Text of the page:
The opinions expressed by columnists are their own and do not represent our advertisers

Friday, February 16, 2018


(Pungoteague, Virginia) 2/15/2018; In a February 15, 2018 letter to David Paylor, director of the Virginia Department of Environmental Quality (“DEQ”), a loosely formed coalition of five citizens from the Eastern Shore of Virginia counties of Accomack and Northampton urged the department to consider placing an injunction on the 83 poultry Care and Feeding Operations (CAFO's) because they failed to get groundwater withdrawal permits. 

Over the last several years, approximately 250-270 large broiler houses, some having the capacity to house 48,000 birds every 43 days, have been constructed or are under construction or in the planning stages in Accomack County. 

The Eastern Shore of Virginia draws the majority of its drinking water from the Yorktown aquifer...the same source that is being used or proposed to be used by the CAFOs. Any prospective user who intends to withdraw over 300,000 gallons of groundwater per month in a groundwater management area is required BY LAW to first apply for and receive a permit to do so from the State Water Control Board, a citizen panel appointed by the Governor and a political arm of the DEQ. 

The citizens respectfully requesting the injunction “or appropriate action” recently discovered that the DEQ failed to require the CAFO's to get a groundwater withdrawal permit as required by Virginia Law 62.1-258, and that failure is punishable by a fine of up to $25,000/day for each and every day water is taken from a protected area without a permit.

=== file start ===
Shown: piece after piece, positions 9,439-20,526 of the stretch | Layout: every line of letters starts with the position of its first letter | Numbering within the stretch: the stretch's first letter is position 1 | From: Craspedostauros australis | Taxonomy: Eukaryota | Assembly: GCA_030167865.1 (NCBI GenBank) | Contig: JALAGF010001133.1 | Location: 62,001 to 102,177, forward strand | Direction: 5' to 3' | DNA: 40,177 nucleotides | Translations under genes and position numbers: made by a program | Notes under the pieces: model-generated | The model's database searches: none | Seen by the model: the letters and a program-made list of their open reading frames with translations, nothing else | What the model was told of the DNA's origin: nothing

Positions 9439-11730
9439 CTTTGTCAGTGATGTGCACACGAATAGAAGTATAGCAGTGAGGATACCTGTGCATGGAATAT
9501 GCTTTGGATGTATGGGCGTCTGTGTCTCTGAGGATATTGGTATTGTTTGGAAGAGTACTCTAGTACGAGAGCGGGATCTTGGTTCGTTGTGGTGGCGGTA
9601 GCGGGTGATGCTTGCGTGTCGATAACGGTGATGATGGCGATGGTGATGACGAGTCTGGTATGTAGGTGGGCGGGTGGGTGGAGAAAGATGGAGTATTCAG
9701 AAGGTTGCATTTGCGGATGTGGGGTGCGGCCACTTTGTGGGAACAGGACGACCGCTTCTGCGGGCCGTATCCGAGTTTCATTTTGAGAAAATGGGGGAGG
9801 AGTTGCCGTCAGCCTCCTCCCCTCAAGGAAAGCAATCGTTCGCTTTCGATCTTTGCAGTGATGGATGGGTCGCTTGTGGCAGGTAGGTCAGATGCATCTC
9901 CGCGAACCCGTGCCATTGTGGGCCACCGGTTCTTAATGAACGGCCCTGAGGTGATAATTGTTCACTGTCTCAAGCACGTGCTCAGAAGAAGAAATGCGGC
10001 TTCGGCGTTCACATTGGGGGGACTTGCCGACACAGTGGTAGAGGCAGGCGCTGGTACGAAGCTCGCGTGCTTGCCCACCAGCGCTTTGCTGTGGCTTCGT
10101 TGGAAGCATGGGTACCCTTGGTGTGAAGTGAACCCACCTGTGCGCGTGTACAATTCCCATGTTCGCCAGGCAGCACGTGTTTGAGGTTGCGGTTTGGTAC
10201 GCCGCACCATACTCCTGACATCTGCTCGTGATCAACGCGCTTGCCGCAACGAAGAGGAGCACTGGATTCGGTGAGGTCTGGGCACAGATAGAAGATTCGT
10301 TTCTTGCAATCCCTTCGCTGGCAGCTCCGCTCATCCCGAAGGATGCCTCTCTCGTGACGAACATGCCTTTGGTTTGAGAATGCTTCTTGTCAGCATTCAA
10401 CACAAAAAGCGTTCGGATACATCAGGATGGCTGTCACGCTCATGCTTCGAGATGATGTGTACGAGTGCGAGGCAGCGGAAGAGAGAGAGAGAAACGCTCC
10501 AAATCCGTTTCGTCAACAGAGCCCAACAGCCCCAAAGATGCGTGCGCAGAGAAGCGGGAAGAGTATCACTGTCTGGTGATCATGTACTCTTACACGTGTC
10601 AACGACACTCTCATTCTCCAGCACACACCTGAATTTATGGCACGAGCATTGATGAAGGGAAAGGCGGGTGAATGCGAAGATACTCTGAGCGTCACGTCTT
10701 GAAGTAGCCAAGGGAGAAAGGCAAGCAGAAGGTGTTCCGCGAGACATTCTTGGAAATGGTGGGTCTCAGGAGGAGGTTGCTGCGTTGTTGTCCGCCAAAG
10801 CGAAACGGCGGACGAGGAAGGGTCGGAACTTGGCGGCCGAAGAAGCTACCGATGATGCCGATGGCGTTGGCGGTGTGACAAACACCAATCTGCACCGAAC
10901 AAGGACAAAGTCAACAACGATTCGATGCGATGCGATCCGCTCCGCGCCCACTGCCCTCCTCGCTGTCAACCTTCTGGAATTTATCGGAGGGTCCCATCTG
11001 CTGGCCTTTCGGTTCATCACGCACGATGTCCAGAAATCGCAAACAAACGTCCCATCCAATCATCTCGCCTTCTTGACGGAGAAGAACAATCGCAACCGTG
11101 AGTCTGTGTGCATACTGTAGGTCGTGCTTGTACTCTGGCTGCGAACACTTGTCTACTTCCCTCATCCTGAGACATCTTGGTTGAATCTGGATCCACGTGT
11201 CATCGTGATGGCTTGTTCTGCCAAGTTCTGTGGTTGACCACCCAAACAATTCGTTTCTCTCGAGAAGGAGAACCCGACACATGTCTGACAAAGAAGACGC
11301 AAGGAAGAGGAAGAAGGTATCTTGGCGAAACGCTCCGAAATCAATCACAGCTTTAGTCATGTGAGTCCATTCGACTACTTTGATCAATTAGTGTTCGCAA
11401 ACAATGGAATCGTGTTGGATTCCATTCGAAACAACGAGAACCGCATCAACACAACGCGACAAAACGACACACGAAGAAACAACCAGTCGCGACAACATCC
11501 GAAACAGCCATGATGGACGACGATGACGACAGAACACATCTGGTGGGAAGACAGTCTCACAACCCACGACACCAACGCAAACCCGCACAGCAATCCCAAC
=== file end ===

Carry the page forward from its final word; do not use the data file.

“We know the Commonwealth is pro-poultry,” said Carlene Zach who lives next to a 24-house CAFO in Pungoteague. “But the law is the law, and it should not be so cavalierly eviscerated.” The CAFO next to the Zach's is partially completed and the Zach's derive their water from a well in close proximity to the large complex. The review of a groundwater withdrawal permit by the DEQ is designed to determine if the “cone of depression” from the use will impact neighboring wells. “Every time we turn on the tap or water our horses, we wonder if this will be the last time we will be able to rely on our well. It's not right.” 

“It is hard to drive through any town in Accomack County without seeing these large industrial poultry facilities” added Gene Gibson from Wachapreague. “To now learn that they are using our precious groundwater without the citizens really knowing the long term impacts of that use on our sustainable drinking water supplies is egregious, at best, and certainly a clear violation of law.” 

“There is a reason why the Eastern Shore of Virginia has been named a “sole source aquifer” by the EPA,” said Ann Violi of Harborton on the Chesapeake Bay. “These CAFO's should be encouraged to use groundwater from the surface aquifer otherwise known as the Columbia, where there are ample supplies and that use does not compete with our limited supplies in the Yorktown.” 

“We understand the DEQ, admitting that these CAFOs which will use tens of millions of gallons of our drinking water every month never got a permit to do so, has opened an “amnesty program” and invited the CAFO's to voluntarily apply for a permit retroactively,” Ken Dufty from Exmore said. “That's like jumping off a cliff and then googling “parachute” on the way down. It's ridiculous.”. 

The group is also contacting Governor Northam who was born and raised on the Eastern Shore of Virginia and therefore is familiar with the sensitive nature of the aquifer underlying that small peninsula.

No comments: